While keeping himself busy with postmodern Howard Hodgkin-esque painting and collage work, Ben Sanders is somehow finding the time to paint funny faces on ceramics. Cutting through the “worthy lifestyle” pottery trend with googly eyes, zigzag nostrils and creepy grins, Ben has stamped his sense of humour and aesthetic all over these thriving succulents’ homes.

  3. Olafur-eliasson_little-sun-int-1

    A “giddy joy” was described as the feeling evoked by the artwork of Olafur Eliasson when we interviewed him for last year’s Autumn edition of Printed Pages, and with his monumental, often participatory pieces, it’s not hard to see why. From his incredible 2003 Weather Project at Tate Modern to its portable, socially-conscious, tiny counterpart Little Sun(which “produces clean, affordable, and portable solar-powered lamps to areas of the world without reliable access to electricity”), his work is a glorious, utterly original ray of light shining on the sometimes impenetrable art world.

  4. Christian-marclay-vinyl-factory-int-1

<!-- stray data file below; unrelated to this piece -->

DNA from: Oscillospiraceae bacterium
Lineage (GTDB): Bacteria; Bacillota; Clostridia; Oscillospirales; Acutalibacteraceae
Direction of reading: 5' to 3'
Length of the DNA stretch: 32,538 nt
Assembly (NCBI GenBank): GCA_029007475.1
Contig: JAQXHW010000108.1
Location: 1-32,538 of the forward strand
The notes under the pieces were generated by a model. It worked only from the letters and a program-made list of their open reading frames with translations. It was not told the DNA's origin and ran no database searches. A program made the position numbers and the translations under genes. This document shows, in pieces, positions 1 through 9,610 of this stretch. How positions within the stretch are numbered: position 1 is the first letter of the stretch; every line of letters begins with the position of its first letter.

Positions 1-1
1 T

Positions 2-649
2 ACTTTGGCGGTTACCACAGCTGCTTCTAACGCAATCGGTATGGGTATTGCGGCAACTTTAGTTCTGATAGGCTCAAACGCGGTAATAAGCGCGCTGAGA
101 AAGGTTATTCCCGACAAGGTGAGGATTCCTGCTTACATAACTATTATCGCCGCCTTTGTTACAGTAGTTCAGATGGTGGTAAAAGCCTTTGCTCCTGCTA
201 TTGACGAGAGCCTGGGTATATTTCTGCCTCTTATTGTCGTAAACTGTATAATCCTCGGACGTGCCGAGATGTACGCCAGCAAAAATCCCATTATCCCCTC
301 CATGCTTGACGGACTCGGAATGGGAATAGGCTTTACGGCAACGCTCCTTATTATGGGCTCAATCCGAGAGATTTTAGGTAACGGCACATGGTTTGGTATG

In another brilliant feat of creative engineering that bridges the gap between music, art and design, a project at the White Cube gallery in London’s Bermondsey sees musicians including Sonic Youth frontman Thurston Moore perform a composition for Christian Marclay, which is recorded and pressed on site by The Vinyl Factory Press. The press is housed in a shipping container, and the artwork for the record – also created on site – is designed by Christian and printed by Coriander Press, in a series that feels like cottage industry, DIY ideas brought into a slick, art-world setting.

  5. Lynda-benglis-int11

    “Think of bayous…crawfish…sea creatures…metal…tieing shoelaces…not knowing what to do sometimes and just doing it.” This is Lynda Benglis’ bizarre monologue, with which she ends the introduction to her new show.

  6. Brechtvandenbroucke-the-fame-main-int